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eBay CEO bags $8.5m in shares sale

By Dan Wilson May 20, 2015 - 9:45 am

eBay CEO and President John Donahoe sold 145,258 eBay Inc.shares for $8,555,754 ($58.90 each) in April.

In February Donahoe exercised options and sold 129,400 shares for $7.1 million ($55). Later in the year, when eBay and PayPal divorce, Donahoe will stand down as eBay Inc. CEO and President but is expected to stay on on one, or even both of eBay and PayPal’s boards. After these sales he owns 457,063 shares of eBay Inc., a stake of less than 1%.

Another eBay exec has also recently cashed in. Alan Marks, senior vice president of corporate communications, is reported to have sold 17,881 shares for $1,052,311 ($58.85 a share).

In a comment to Marketwatch, an eBay spokesman said: “Our executives regularly exercise and sell stock as part of normal financial planning.”

After ten years at eBay, it seems that Donohoe’s options were expiring so it’s not surprising he exercised them and it’s not unusual for execs to take advantages of their perks in such a way.

  • Cambridge_Blue
    2 years ago

    This man is a disgrace and should have been sacked years ago.
    It may not be ‘unusual’ for the executive class in large US & UK corporates to trouser obscene amounts of money for non-performance even against pathetic performance targets but that does not make it right.
    Why large shareholders continue to allow the executive class to continue to rob them of their money is quite beyond me.
    Unless of course they have a vested interest in keeping the ‘larceny carousal’ going for all the corporate executive class including themselves as well.
    Turkeys never vote for Christmas!

    • Mark
      2 years ago

      eBay’s share price was $25 when he became CEO. Its now $59. Is that really non-performance?

    • james
      2 years ago

      not if you view performance based solely on current share price, no.

      however its well known that these things can be manipulated, and a share price based on solid gold soon crashes when the investors find out its a hollow facade.

      the recent triple-dip recession following sub-prime mortgage letting would be one such example.

      those with an eye to see, can tell ebay is being hollowed out to appear like good value to investors in the short-term, whilst the long-term suffers.

      it generally doesnt make good business sense to bury your business for short-term confidence, but if, say, you as the CEO know you’ll be leaving soon, you could use such a tactic to aritificially inflate your own share value, then sell them all off for a huge return. when the price crashes again, it’ll be someone elses problem.

      rats all leave a sinking ship, but sell their shares while its still afloat.

    • James
      2 years ago

      There was no “triple dip” recession in the UK. There was no double dip either – it was revised away.

    • brian
      2 years ago

      The share price in 2005 was $46; by 2008 (roughly when he came aboard), $25; by 2009, $16. It hit the 2005 figure again in 2012, and isn’t that much more now (considering inflation). In that time, fees trebled – anyone, even a monkey, could treble the cost of doing business but it takes a particular type of stupid to claim that being in the position you were in 10 years ago is a success. Amazon’s figures, BTW, are; $35 in 2005, $80 in 2008, $120 in 2009, and, erm, $427 today. Which one of those is the successful business?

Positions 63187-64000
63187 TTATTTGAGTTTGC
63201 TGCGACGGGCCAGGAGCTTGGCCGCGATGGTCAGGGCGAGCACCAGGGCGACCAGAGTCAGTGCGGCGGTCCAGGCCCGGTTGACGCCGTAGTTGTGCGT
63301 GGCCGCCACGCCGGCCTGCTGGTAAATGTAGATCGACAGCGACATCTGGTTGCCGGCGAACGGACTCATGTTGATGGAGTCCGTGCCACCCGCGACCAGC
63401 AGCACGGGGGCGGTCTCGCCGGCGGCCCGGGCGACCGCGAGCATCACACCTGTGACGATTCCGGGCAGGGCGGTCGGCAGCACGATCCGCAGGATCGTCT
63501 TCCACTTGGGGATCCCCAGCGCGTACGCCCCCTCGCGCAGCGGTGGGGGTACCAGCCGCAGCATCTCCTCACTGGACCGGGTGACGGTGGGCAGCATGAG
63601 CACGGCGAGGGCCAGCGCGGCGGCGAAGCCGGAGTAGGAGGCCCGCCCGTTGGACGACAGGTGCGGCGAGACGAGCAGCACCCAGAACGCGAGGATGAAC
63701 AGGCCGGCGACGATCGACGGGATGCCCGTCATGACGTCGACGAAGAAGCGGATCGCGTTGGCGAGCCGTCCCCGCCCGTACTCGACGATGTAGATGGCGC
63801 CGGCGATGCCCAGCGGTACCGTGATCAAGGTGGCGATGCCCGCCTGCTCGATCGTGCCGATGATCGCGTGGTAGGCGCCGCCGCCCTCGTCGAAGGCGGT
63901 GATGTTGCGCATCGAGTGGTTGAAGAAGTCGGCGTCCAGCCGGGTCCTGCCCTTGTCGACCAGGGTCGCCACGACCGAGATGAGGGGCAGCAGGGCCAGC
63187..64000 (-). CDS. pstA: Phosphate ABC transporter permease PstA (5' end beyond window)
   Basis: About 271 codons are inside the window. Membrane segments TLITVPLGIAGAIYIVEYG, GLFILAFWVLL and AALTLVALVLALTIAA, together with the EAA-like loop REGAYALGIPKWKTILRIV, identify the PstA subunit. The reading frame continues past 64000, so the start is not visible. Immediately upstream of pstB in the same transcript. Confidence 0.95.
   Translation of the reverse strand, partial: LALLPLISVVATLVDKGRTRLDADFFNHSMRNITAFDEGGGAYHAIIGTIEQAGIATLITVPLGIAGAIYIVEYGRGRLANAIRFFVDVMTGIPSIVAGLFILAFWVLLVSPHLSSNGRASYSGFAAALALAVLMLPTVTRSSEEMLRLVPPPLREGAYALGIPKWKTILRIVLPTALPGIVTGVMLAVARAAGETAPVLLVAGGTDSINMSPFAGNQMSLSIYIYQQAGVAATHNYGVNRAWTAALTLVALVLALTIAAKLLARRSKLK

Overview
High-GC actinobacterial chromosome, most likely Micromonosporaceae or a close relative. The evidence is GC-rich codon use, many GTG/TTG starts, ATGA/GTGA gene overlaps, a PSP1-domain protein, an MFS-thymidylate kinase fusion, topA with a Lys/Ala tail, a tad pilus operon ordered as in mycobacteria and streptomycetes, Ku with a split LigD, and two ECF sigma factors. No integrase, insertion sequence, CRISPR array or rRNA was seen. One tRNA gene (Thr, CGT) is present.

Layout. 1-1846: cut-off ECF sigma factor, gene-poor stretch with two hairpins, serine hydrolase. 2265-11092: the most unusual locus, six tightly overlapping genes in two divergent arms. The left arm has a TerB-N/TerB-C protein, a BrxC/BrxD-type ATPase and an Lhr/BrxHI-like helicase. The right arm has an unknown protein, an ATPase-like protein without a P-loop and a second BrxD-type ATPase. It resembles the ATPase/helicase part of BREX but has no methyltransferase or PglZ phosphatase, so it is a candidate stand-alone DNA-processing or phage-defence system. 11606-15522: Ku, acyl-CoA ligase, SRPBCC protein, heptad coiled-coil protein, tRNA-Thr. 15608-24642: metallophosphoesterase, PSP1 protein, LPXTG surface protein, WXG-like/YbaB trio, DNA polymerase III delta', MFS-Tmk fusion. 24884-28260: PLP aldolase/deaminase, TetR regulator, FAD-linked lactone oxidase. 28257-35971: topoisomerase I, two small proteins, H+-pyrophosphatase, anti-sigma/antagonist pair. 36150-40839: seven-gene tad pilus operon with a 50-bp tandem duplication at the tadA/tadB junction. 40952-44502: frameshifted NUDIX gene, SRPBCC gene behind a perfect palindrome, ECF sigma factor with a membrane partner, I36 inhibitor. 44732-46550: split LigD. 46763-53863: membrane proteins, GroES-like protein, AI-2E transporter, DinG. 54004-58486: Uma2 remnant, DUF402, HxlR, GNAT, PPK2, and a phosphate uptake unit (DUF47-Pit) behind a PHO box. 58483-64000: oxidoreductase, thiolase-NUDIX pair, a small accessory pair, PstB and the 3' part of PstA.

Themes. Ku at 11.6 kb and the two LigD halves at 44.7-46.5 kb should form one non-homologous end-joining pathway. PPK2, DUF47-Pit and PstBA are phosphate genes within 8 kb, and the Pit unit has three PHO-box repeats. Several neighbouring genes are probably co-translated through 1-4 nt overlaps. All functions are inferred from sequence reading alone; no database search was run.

• 2 years ago

    There’s an eye-opening, revealing new eBook out on Amazon about the dark side of ebay: http://www.amazon.com/dp/B00V2UZ0ZC

    • 2 years ago

      Oh, Rich. Are you the author?

      Please declare the interest when you punt it out on Tamebay.

      Thanks.

  • Ian A
    2 years ago

    that’s the share price for eBay inc, which includes paypals growth, ecommerce and mobile payment growth. Ask a seller if sales are improving on eBay. The message boards suggest not and there are more larger sellers saying their sales have declined and they plan to leave.

    I’ve a feeling eBay might be in trouble after the split. JD will have gone by then with his 23mil plus and the damage done.

    Even their courting of the chinese might not save them. Aliexpress has done something to its delivery, I ordered some items and they arrived really quickly plus the platform is cleaner and easier to buy items, without all the bugs of eBay. Throw in facebook and everything else they’re going to have their work cut out

    • SteveB
      2 years ago

      More cock from the eBay Gods. They reap “perks” from shitting on us all

      Now at least we all know where our inflated fees have gone.

      Grossely over paid and for what? It sucks!

      Long live The Revolution!! :)

  • james
    2 years ago

    its brilliant how short peoples memories are.
    nobody remember the .com boom/bust?
    the share prices were all fantastic, until everyone noticed it was a hollow bubble that couldnt last.

    ebay has some solid feet to stand on (unlike a lot of the .com shockers). the actual sellers selling actual products to actual customers.
    – so eBay treats them with utter contempt, til they leave in droves, or sit biting their tongue just waiting for a viable alternative to come along.
    – in the meantime the share price has been artificially inflated far beyond what they feet can sustain. off-site advertising, bulk removal of TRS discounts, big staff layoffs, splitting off paypal, and all the other profiteering we’ve witnessed recently, only provide a short-term spike to the share price. the bubble will burst.

    the only winners here are John & his buds, and they’re getting ready to jump ship before it goes down.

    • Rai
      2 years ago

      Unfortunately I am young to remember the .com bubble, as I was only just learning my multiplication tables :(

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